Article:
Cigarettes Are Cause Of Health Crisis In China, With Smoking Causing A Rise In Disease And Death

The number of people smoking cigarettes in China has increased dramatically, according to ITV News.

The Lancet medical journal noted that one in three young Chinese men will die from smoking cigarettes. The statistics for women were less because there are not as many women smokers.

Cigarette smoking is on the rise in China and young Chinese men are dying from it.
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China has seen the numbers of smokers rise rapidly since cigarettes are becoming more widely available. ITV News states that currently two-thirds of young Chinese men smoke, and one-third of these men will likely die from cigarette-related diseases.

"Without rapid, committed, and widespread action to reduce smoking levels, China will face enormous numbers of premature deaths," said Liming Li, a professor at the Academy of Medical Sciences in Beijing who helped lead a study analysis.

The numbers came from studies that were conducted 15 years apart. The first study was done in the 1990s with a quarter of a million men. The second study is currently still ongoing, and half a million women and men are involved in it.

"The results of the study show that the annual number of tobacco-related deaths in China had reached a million by 2010 and could reach two million by 2030."

The government is not working too hard to control this health crisis because cigarettes are an important source of revenue for the government. Chinese citizens are finding it hard to give the cigarettes up because they have been ingrained into their culture.

Cigarette smoking is on the rise in China and smoking is killing the young men.
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"About two-thirds of young Chinese men become cigarette smokers, and most start before they are 20," says Zhengming Chen. "Unless they stop, about half of them will eventually be killed by their habit. The annual number of deaths in China that are caused by tobacco will rise from about one million in 2010 to two million in 2030 and three million in 2050, unless there is widespread cessation. With effective measures to accelerate cessation, the growing epidemic of premature death from tobacco can be halted and then reversed, as in other countries."

China is the biggest tobacco producer in the world, and they currently have over 300 million smokers. Smoking among Chinese women is going down, but not for young men. Currently, over one million Chinese people die from diseases related to smoking every year.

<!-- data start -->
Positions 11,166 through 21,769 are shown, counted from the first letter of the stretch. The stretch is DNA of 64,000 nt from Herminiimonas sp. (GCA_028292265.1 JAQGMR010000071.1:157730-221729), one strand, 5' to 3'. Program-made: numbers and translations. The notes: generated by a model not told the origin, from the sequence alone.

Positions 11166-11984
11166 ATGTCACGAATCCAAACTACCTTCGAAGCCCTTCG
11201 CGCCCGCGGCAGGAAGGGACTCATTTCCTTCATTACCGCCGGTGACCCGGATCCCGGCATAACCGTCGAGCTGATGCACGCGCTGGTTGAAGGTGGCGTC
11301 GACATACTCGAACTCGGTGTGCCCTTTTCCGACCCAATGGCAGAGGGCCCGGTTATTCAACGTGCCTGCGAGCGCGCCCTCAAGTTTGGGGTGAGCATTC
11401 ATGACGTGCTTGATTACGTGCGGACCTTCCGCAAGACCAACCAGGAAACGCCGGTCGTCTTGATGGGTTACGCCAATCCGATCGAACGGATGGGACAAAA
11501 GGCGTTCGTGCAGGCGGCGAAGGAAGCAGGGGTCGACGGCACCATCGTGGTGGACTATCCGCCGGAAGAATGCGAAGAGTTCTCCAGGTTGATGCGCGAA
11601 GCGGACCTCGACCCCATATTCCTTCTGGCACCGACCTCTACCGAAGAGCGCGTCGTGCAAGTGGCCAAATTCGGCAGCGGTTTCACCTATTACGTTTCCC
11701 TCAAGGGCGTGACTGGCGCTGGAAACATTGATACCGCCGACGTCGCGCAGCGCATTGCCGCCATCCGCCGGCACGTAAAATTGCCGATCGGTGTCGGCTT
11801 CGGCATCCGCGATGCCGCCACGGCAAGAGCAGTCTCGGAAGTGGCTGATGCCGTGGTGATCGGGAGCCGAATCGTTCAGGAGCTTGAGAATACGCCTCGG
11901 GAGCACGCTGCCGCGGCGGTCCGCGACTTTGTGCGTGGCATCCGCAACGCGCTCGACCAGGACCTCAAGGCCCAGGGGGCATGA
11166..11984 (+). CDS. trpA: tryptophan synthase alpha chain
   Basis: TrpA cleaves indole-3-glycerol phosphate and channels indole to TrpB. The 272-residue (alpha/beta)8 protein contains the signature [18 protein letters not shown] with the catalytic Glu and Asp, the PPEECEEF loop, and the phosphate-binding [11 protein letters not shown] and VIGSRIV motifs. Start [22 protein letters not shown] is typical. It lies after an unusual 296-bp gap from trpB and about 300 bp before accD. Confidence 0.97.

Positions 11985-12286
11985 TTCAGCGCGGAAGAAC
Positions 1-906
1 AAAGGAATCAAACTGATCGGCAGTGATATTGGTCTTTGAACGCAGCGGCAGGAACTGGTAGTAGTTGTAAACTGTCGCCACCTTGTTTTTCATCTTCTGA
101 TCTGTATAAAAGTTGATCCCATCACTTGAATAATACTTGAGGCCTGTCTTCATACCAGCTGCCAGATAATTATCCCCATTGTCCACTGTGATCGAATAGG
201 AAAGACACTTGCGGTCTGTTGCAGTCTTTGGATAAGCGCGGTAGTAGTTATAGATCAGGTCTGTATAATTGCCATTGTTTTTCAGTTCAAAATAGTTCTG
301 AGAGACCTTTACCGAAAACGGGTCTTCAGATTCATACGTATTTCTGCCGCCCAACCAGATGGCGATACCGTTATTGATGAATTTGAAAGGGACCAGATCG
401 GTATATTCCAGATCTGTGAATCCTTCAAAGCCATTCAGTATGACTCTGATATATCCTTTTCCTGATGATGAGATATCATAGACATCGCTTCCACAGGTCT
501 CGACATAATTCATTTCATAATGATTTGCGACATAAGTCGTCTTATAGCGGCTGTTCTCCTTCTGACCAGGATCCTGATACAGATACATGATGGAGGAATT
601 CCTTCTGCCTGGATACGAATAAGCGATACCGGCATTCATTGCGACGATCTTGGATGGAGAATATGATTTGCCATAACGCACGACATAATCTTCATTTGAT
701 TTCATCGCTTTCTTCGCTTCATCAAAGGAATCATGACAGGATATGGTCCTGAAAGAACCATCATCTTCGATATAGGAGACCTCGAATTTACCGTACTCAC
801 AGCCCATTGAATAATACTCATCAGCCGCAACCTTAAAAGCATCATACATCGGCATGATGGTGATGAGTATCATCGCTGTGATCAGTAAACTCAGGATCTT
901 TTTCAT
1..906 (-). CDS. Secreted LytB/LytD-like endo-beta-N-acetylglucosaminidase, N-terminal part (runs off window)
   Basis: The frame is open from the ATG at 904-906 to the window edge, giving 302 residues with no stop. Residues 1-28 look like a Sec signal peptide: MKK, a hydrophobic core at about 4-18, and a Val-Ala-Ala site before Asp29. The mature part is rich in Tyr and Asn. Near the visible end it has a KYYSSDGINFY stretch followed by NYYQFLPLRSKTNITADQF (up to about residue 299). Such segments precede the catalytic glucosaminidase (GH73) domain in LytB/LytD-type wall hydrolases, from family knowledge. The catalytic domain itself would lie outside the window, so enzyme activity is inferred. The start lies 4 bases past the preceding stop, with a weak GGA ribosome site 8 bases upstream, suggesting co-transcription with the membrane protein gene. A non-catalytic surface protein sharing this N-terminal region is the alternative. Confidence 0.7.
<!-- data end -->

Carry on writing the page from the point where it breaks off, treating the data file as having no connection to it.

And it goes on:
China raised the cigarette tax from 5 to 11 percent because of recommendations made by the World Health Organization (WHO) to help with the health crisis. The World Health Organization told China that 13 million deaths from smoking-related illnesses can be avoided by 2050 if they will adopt policies to stop or slow down the number of people who smoke.

China is slowly adopting the policies recommended by the World Health Organization, but they still have a ways to go. Cigarettes are still affordable in China, with some brands as low as 10 RMB per pack, and the tax for cigarettes is still below what the WHO recommended that it should be.

In 2002, when cigarette production was at 1.75 trillion per year, China signed the WHO Framework Convention Tobacco Control to help slow down tobacco supply and consumption, but it didn't work. A report from 2012 shows that number has doubled to 2.58 trillion since China signed it.

According to Global Health Governance website, one way to turn China's health crisis around is to educate Chinese people. Most Chinese smokers don't know how detrimental smoking can be to their health. The tobacco culture is very strong in China, and academic performance in their schools have been linked with tobacco use. There is little educational emphasis on the effects of smoking, and there is no public shame in smoking in China, but efforts are being made to turn this around.

This last summer, more efforts are being made to help with the smoking crisis in China. Beijing put in place China's toughest indoor smoking ban, and reports say it has been partially effective.

Students going to school are being taught three government-recommended hand gestures to alert nearby strangers to stop smoking.

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